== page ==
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A Turn in the Epistemology and Hermeneutics of Twentieth Century U⋅ūl al-Fiqh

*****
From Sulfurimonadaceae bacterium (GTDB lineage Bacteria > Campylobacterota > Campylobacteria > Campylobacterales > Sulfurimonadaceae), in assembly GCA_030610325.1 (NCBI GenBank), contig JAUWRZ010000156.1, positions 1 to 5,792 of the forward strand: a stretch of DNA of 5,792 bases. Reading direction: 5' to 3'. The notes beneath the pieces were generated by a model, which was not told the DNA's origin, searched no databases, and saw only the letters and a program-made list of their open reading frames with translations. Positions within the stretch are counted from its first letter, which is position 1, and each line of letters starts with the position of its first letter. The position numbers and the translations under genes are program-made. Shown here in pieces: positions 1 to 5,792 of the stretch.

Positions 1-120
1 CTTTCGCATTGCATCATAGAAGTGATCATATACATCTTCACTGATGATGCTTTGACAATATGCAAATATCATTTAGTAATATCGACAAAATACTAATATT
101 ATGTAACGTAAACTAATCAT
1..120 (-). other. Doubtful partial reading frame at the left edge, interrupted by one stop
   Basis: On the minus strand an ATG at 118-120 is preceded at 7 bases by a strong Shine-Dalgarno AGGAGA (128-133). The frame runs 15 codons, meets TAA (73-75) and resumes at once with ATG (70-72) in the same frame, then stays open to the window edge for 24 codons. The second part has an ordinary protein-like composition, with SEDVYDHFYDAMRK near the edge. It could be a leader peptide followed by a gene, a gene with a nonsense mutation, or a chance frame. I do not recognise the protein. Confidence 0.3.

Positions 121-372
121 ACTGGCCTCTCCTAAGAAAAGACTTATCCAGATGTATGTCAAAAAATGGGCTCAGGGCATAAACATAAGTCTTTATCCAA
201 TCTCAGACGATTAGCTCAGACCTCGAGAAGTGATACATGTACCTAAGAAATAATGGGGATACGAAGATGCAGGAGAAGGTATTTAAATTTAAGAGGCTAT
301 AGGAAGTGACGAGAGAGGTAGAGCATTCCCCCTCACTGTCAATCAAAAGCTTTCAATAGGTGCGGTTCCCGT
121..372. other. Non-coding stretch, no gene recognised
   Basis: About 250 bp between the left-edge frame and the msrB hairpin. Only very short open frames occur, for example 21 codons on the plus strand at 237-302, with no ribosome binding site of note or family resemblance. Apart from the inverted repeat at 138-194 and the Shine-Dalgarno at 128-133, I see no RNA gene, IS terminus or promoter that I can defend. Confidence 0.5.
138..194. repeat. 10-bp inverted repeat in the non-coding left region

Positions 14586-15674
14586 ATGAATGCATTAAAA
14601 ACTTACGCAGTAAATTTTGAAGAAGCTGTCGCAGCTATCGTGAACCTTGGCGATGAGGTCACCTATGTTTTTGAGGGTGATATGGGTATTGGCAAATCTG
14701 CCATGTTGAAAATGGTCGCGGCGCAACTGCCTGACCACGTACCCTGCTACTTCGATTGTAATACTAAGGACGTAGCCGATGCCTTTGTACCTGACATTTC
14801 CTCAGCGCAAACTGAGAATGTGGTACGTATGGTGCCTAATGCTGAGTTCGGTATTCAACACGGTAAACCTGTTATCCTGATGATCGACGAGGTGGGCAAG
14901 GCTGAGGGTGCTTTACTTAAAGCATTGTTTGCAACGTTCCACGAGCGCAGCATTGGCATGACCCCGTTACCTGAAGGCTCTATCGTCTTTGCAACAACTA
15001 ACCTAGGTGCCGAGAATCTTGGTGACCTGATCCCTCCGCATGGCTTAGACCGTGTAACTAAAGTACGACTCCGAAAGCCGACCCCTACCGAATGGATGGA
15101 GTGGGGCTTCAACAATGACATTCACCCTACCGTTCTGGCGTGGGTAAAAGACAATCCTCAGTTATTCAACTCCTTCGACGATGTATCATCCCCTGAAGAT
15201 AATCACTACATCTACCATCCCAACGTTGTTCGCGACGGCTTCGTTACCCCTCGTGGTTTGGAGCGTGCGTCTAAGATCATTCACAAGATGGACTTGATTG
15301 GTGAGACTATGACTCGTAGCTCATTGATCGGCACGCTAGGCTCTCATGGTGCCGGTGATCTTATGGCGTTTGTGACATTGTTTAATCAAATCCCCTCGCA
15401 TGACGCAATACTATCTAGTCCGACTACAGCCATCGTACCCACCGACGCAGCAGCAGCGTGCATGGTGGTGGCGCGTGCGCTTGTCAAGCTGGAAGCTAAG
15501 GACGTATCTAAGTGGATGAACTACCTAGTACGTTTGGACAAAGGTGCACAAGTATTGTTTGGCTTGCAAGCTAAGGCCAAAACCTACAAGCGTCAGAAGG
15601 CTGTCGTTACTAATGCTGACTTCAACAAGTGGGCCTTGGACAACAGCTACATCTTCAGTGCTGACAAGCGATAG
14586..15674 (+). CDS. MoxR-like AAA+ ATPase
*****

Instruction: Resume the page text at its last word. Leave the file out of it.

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I argue here that an epistemological shift has taken place in twentieth century u⋅ūl al-fiqh: away from the classical/orthodox Ash'arī position in which the human mind simply discovers the divine law and extends it to new cases on the basis of consensus (ijmā') and analogical reasoning (qiyās); and toward a position in which reason is empowered to uncover the ratio legis behind the divine injunctions — a distinctly Mu'tazilī a pproach. This shift has been accompanied by a privileging of universal ethical principles (kulliyyāt), now identified as the aims of the Law (maqā⋅id al-sharī'a), over the specific injunctions of the texts (juz'iyyāt) — a hermeneutic strategy that has often favored public interest (ma⋅laha) as the chief criterion for developing fresh legal rulings in the light of new sociopolitical conditions. The main theoreticians discussed h ere are Muhammad'Abduh, Muhammad Rashīd Ridā,'Abd al-Razzāq Sanhūrī, 'Abd al-Wahhāb Khallāf, Muhammad Abū Zahra, and Muhammad Hashim Kamali.


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